What Does a Probation Officer Do?
By Eric Hammer
A probation officer (also known as a parole officer - in most
cases, the two jobs are done by the same person) works with people
who have recently been paroled from jail or who have been given
probation (i.e. they were convicted of a crime, but not sent
to jail. In this case, they must report to you periodically for
help and training to make sure they don't get into trouble).
In both cases, this means that your job is in essence to make
sure that the people you work with are not reoffending and are
going to try to lead productive lives going forward rather than
ending up back in jail or in jail to begin with.
The job is very much like being a parent to these people since
a probation officer must be both encouraging and strict. On the
one hand, you need to be encouraging to help your charges to
reintegrate into society after they have served their time in
jail or to prevent them from going to jail in the first place.
On the other hand, as a probation officer, your duty is to report
violations by your charges of the terms of their parole and to
help arrange to send them to prison if they do violate their
parole or probation.
Probation officers sometimes do have some leeway, to allow
minor infractions to slide, depending on who you are working
with and how serious the offense is. For example, if you are
a probation officer for someone who had gone to jail for a serious
crime and the person is then picked up for shop lifting a $5
item, you may be able to intercede on behalf of the person you
are working with if you feel, in your professional judgment that
it was a one-time event and not a pattern beginning to develop
(assuming of course the store owner doesn't choose to press charges).
How Much Can You Make?
According to salary.com, the average salary for a probation
officer is approximately $50,144 per year as of 2011. This can
of course go up or down depending on experience and location.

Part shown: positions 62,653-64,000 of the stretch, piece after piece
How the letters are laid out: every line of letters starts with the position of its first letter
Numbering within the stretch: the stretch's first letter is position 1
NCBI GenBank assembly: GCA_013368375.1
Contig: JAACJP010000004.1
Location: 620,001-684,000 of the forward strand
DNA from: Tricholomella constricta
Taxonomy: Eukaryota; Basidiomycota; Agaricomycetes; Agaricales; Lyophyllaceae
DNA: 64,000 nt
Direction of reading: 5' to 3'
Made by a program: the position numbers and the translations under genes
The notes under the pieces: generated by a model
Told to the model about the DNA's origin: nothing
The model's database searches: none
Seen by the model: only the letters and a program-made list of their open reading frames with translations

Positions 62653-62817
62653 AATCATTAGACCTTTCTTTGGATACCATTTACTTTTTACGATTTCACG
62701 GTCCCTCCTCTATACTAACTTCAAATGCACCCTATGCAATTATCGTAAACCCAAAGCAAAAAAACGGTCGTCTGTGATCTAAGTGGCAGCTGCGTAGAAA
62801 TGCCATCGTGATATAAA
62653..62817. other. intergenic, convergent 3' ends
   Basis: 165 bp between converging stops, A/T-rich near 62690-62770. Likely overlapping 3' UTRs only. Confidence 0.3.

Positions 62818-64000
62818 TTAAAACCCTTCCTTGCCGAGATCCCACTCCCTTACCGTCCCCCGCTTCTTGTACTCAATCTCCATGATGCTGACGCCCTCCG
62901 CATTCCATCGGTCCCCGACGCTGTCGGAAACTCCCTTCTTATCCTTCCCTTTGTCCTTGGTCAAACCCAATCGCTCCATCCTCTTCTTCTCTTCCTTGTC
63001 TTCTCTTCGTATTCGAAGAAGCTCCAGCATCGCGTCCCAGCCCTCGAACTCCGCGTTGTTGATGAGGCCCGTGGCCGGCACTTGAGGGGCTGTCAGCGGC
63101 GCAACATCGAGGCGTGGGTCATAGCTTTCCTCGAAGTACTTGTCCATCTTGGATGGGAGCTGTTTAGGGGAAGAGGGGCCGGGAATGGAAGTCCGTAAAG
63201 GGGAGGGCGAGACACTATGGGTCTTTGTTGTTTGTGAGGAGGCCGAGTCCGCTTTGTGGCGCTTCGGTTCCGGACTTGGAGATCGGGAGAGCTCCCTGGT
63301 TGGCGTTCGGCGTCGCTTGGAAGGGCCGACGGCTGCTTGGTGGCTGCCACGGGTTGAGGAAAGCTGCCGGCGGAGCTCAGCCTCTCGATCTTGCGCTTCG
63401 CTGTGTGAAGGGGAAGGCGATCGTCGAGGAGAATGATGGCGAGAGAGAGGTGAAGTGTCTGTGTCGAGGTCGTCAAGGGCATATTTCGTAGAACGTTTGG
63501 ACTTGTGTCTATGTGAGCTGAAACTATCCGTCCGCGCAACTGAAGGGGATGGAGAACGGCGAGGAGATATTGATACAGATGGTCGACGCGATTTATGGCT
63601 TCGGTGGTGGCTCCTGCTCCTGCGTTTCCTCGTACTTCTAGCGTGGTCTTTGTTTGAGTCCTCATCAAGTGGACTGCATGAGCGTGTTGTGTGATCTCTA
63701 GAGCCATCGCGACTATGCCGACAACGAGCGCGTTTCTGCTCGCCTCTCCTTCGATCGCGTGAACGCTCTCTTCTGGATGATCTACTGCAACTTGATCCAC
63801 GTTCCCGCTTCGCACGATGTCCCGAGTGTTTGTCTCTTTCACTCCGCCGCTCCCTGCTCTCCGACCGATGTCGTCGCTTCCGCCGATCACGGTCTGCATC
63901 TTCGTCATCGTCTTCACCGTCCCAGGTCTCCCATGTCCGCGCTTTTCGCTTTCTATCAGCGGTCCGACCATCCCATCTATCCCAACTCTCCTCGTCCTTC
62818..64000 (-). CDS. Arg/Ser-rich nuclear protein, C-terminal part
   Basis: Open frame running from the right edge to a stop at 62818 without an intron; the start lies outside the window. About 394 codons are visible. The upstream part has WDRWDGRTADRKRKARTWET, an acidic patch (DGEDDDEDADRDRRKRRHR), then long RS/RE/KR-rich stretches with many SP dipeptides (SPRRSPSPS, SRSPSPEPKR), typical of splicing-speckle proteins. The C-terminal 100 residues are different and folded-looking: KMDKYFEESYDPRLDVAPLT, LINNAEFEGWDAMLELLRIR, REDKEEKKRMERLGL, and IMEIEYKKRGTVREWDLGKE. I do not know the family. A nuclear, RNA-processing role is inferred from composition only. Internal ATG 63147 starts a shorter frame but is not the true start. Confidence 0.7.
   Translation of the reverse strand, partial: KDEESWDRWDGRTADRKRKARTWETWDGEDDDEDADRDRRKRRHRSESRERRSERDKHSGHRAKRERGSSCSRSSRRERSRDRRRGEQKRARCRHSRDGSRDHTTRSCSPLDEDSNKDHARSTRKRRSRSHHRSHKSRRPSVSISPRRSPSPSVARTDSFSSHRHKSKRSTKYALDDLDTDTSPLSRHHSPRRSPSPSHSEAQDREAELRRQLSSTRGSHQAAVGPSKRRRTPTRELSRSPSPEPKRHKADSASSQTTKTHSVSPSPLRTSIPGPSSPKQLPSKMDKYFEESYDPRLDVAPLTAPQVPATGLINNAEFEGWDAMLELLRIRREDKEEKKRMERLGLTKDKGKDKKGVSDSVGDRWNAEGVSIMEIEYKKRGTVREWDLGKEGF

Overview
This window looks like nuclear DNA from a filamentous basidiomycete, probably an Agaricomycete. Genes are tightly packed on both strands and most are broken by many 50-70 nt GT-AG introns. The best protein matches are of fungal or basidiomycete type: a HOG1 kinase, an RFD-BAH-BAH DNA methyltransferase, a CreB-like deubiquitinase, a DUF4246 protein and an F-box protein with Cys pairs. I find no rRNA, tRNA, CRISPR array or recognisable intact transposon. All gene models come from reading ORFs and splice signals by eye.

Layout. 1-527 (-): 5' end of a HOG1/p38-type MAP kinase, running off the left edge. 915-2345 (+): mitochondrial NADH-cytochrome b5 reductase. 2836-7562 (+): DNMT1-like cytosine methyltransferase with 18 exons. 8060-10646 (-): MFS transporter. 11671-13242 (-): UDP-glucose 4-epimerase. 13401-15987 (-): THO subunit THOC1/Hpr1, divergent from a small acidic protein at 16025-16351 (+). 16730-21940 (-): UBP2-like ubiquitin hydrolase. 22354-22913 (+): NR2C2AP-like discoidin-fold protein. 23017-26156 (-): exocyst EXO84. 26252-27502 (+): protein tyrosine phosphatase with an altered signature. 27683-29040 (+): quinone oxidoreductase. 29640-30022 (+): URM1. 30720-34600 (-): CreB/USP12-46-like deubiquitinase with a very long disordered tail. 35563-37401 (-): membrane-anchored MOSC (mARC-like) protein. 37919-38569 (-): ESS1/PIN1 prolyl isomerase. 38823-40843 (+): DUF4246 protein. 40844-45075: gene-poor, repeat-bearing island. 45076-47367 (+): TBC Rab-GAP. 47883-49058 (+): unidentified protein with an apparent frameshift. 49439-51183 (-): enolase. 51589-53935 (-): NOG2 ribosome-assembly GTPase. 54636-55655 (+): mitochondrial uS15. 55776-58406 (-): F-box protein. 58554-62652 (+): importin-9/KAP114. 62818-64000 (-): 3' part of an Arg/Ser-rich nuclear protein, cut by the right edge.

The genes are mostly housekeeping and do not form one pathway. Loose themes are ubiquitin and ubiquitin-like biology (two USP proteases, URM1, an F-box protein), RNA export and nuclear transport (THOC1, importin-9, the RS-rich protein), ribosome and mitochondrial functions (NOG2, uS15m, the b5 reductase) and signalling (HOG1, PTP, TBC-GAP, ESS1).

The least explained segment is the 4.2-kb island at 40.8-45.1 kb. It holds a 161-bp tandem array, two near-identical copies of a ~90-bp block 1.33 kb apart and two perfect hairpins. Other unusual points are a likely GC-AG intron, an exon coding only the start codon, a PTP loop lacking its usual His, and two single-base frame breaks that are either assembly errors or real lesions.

Ways to Make More | Related Opportunities
Remember that a probation officer acts mostly like a parent
to the parolee or the person on probation. You are responsible
for helping them to smooth over the rough spots in their lives.
This includes helping them get settled into a halfway house and
finding their first job after prison or helping them to find
productive work so that they don't end up in prison to begin
with. Once the person has gotten himself or herself settled in,
you are going to have ongoing meetings with the person to ensure
that they are functioning well in society.
At the same time however, you are also responsible, just like
a parent, for punishing the charges under your care. This means
that you occasionally do surprise inspections of the people who
you are responsible for and report parole or probation violations
to your supervisor as needed.
The job is a very tough one since you in essence must be willing
to deal with people who are not necessarily interested in being
rehabilitated. You also must deal with people who may have emotional
problems which landed them in prison or in the court system to
begin with. That said, some probation officers report that they
find the job very rewarding since they can often see progress
in the lives of the people they are charged with supervising.
Qualifications / Requirements
Generally, you'll need at least a bachelor's degree in order
to work as a probation officer. You'll often require some experience
in criminal justice as well and may work as an assistant probation
officer before you land a job on your own.
Start by going to college and earning a degree in criminal
justice, psychology or a related field. Then, contact city agencies
and find out about openings for probation officer jobs in your
area. Be sure to ask about requirements in advance and make sure
that you qualify before you apply for the job.
All Criminal Justice Schools: Parole and Probation
Officer - A guide to becoming a parole or probation officer
(as noted above, these are generally the same, the difference
being that someone on probation didn't go to prison but must
report to a probation officer whereas someone on parole has served
some time in prison but must still report to you for a few years).